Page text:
Want to Warm Up or Cool Down? Go Underground!
|Time Required||Average (6-10 days)|
|Material Availability||To make a geothermal heat pump, you will need a pond pump. See the Materials list for details.|
|Cost||High ($100 - $150)|
|Safety||Exercise caution when working with electrical equipment and water. Adult supervision is required.|
AbstractHave you ever been so cold sitting in your house in the winter that you feel like icicles could grow off your nose, and your feet could turn into blocks of ice? Or have you ever been so hot in your house in the summer that sweat just drips off you? Making yourself comfortable can mean turning on the heater or the air conditioner, but that costs money. Being cozy or cool does not have to cost a lot of money if you use a geothermal heat pump. In this project, you will build a model geothermal heat pump and use it to gradually increase the temperature of water. So read on, learn about geothermal energy, and get the earth to work for you!
To build a geothermal heat pump and use it to increase the temperature of water.
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Last edit date: 2018-03-24
Autumn and winter are always tough on the heating system in your house, because it has to work around the clock to keep you comfortable at around 68°F when it is cold or freezing outside. In the summer, when the outdoor temperature is in the 80s or 90s, the air-conditioning system is working to keep you cool at around 75°F. It takes a lot of energy to keep your house at a comfortable temperature when it is very cold or hot outside, and energy costs money.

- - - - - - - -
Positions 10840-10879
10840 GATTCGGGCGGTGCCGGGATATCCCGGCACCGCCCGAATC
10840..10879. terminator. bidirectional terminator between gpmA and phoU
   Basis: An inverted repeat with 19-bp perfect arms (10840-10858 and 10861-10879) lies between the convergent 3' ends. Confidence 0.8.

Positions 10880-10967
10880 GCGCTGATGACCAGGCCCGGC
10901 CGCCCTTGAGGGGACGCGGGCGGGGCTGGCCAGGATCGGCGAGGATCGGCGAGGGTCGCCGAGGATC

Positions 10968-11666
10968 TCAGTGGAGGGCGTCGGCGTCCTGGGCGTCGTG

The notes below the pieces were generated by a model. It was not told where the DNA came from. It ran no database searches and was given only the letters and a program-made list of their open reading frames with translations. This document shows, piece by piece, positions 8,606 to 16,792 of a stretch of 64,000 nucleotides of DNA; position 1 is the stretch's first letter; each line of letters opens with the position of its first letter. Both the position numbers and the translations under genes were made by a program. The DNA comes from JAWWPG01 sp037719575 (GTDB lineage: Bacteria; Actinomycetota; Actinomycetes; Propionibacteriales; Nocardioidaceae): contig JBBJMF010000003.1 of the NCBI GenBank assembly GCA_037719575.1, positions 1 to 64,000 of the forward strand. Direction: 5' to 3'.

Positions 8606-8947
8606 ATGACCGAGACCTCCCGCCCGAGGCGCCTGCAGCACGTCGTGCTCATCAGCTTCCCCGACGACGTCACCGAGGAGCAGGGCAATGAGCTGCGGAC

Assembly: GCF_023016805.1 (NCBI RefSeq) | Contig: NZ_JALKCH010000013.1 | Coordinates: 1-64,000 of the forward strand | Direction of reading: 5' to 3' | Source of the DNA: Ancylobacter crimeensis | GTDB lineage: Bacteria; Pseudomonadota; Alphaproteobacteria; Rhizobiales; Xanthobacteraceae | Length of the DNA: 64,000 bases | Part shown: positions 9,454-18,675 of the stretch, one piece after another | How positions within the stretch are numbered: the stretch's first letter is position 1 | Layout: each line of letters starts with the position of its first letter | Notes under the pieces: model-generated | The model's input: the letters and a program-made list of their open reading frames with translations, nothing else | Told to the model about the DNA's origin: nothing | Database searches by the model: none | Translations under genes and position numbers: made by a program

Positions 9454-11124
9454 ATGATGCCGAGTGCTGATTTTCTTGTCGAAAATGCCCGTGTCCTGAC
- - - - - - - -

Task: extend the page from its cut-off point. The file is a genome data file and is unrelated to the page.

Did you know that you could use the earth to do some of that heating and cooling and help your family save money? How? By using a geothermal heat pump. The word geo means "earth" in Greek and the word thermal comes from the Greek word therme, which means "heat." Geothermal heat pumps take advantage of the fact that the ground from 5 feet (ft.)–10 ft. below the surface stays a constant temperature, between 45°F and 75°F, depending on latitude. The geothermal, or ground-source heat pump, system is made up of a heat pump, loops of pipe (sometimes called the ground exchanger), and a liquid that flows through the heat pump and the loops of pipe. The liquid can be water or a mixture of water and antifreeze. The heat pump is located indoors and the loops of pipe are buried outdoors underground. Figure 1 shows the operation of a geothermal heat pump.
Figure 1. The diagram on the left shows how a geothermal heat pump works. On the right is a photograph of an installed geothermal heat pump.
How does the system work? In winter, when it is cold outside, the temperature underground is warmer than the air. The liquid, or solution, circulating through the pipes in the ground absorbs heat from the ground. When the heated solution comes back to the pump, the heat from the solution is transferred to air by the heat pump. The regular heating system then heats the air more and distributes it to the rest of the building. The pump then circulates the cooled solution back into the ground and the process repeats until the desired indoor temperature is reached.